Background Because of the lack of vaccination, it is urgent to find effective antiviral agents for COVID-19 treatment.
Method Online databases were searched for articles published before or on 22 June 2020. Studies reporting the effectiveness and safety of antiviral agents for COVID-19 were analysed.
Results A total of 42 studies were included in this analysis. Hydroxychloroquine (HCQ) was not associated with the incidence of death (risk ratio (RR)=1.08; 95% CI 0.81 to 1.44) and severe cases (RR=1.05; 95% CI 0.61 to 1.81). Patients treated with HCQ obtained few benefits with respect to the clearance of viral RNA and were more likely to have adverse reactions. HCQ treatment could shorten the body temperature recovery time (weighted mean difference = −1.04; 95% CI −1.64 to −0.45). Lopinavir/ritonavir (LPV/r) (RR=0.90; 95% CI 0.76 to 1.07) and Arbidol (RR=1.09; 95% CI 0.92 to 1.29) were not associated with the negative conversion rate. Integrative Chinese-Western medicine alleviated clinical symptoms and decreased the incidence of severe cases (RR=0.38; 95% CI 0.25 to 0.59). Remdesivir treatment reduced the 14-day mortality rate of patients with severe COVID-19 (RR=0.64; 95% CI 0.44 to 0.94). Convalescent plasma (CP) tended to increase the negative conversion rate (RR=2.47; 95% CI 1.70 to 3.57).
Conclusion HCQ, LPV/r and Arbidol bring little benefit in COVID-19 treatment. Integrative Chinese-Western medicine improved the clinical symptoms of patients with COVID-19. Remdesivir and CP might be the potential treatments for patients with severe COVID-19. However, large-scale clinical randomised trials are needed to validate our conclusions.
- hospital care
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In late December 2019 COVID-19, which is caused by SARS-CoV-2, spread rampantly. SARS-CoV-2 belongs to the beta-coronaviruses, which also include SARS-CoV-1 and Middle East respiratory syndrome coronavirus (MERS-CoV). The comparison of full-length genome sequences revealed that SARS-CoV-2 shares 79.5% sequence identity with SARS-CoV-1 and is 50% similar to MERS-CoV.1 Various potential hosts of SARS-CoV-2 have been proposed, but this issue remains a matter of debate. Most studies have indicated that bats might be the original host of the virus, while several animals, including snakes, minks, pangolins and turtles, might be the intermediate hosts, which have ultimately transmitted SARS-CoV-2 to humans.2–5 The initial manifestations of COVID-19 are not specific, which has contributed to many misdiagnoses and the rapid outbreak of the virus, and they are similar to the symptoms of other coronavirus infections, including SARS and MERS.6–8 Compared with SARS and MERS, COVID-19 has a relatively low case fatality rate, but a higher basic reproduction number and higher transmission rates.9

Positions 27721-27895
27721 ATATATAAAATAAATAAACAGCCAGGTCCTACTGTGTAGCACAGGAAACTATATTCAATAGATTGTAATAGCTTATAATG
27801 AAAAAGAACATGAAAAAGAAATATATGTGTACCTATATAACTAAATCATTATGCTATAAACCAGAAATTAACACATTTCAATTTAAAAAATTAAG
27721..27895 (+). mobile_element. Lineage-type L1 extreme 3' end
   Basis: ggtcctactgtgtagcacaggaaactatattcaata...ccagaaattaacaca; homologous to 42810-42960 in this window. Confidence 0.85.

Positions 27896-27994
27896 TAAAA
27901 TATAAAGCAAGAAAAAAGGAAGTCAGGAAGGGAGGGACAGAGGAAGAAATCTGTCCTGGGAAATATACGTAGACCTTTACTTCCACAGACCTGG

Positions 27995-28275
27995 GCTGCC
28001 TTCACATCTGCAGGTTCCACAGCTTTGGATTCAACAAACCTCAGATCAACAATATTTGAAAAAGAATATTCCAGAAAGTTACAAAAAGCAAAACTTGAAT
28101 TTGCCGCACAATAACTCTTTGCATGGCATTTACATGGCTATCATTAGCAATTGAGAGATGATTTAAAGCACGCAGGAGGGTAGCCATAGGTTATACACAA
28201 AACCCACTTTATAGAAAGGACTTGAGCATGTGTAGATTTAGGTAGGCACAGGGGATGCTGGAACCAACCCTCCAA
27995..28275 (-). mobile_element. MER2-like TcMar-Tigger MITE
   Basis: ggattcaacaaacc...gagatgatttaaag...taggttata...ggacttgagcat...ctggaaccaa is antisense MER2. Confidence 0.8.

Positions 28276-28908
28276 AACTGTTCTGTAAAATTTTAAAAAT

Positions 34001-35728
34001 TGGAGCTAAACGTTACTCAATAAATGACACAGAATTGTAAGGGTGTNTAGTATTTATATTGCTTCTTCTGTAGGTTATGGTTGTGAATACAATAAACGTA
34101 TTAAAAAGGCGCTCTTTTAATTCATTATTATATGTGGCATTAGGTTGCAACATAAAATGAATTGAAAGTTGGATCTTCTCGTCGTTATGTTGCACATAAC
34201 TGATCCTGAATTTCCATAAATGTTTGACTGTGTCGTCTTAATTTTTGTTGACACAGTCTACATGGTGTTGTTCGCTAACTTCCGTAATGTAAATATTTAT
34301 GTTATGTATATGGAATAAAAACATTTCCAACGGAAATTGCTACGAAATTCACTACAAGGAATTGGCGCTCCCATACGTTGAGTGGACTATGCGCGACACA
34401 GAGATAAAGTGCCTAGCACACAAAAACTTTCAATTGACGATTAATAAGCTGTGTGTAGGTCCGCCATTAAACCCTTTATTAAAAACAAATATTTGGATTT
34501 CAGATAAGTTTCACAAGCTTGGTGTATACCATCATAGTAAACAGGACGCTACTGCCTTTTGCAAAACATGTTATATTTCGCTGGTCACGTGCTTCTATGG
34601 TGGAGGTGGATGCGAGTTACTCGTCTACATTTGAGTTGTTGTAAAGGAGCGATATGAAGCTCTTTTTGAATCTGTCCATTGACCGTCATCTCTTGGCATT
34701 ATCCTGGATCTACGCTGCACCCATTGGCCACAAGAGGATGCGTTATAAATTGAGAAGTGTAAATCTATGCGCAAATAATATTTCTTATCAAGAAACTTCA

Currently, there is no specific vaccine against SARS-CoV-2, and guidelines recommend the application of antiviral agents, including hydroxychloroquine/chloroquine (HCQ/CQ), lopinavir/ritonavir (LPV/r) and Arbidol, which may help to improve clinical outcomes in patients with COVID-19.10 The ability of HCQ/CQ to inhibit SARS-CoV in vitro has been shown to be promising,11 and in in vitro studies, HCQ was able to inhibit SARS-CoV-2 activity more effectively than CQ.12 LPV/r has been applied in the treatment of SARS and MERS.13 14 Arbidol is another antiviral agent that has been proven to treat influenza and other viruses.15 Potential benefits of antiviral agents in vitro and promising clinical outcomes in the treatment of other viral infections persuaded clinicians to use these agents for COVID-19 treatment. To date, clinical studies on the role of antiviral agents in treating COVID-19 are very limited, and the effectiveness and safety remain uncertain due to the controversial results. Therefore, we collected the latest available data for a meta-analysis of clinical studies to summarise the efficacy and safety of antiviral agents currently in use for COVID-19 treatment. Specifically, traditional Chinese medicine (CM) is widely recommended in China and has demonstrated encouraging results, thus we also collected the recent data about CM.
This study was registered in PROSPERO, with registration No. CRD42020183662.
Studies published in EMBASE, Pubmed, Web of Science, MedRxiv, Biorxiv and China National Knowledge Infrastructure before or on 22 June 2020, were searched using the following search terms: ‘SARS-2-CoV’, ‘coronavirus’, ‘COVID-19’, ‘2019-nCoV’, ‘antiviral agents’, ‘hydroxychloroquine’, ‘chloroquine’, ‘HCQ’, ‘lopinavir’, ‘ritonavir’, ‘LPV/r’, ‘arbidol’, ‘remdesivir’, ‘immunoglobulin’, ‘convalescent plasma’ and ‘Chinese medicine’, alone or in combination, without language restrictions. In addition, reference lists of included studies were screened to explore other potentially relevant studies.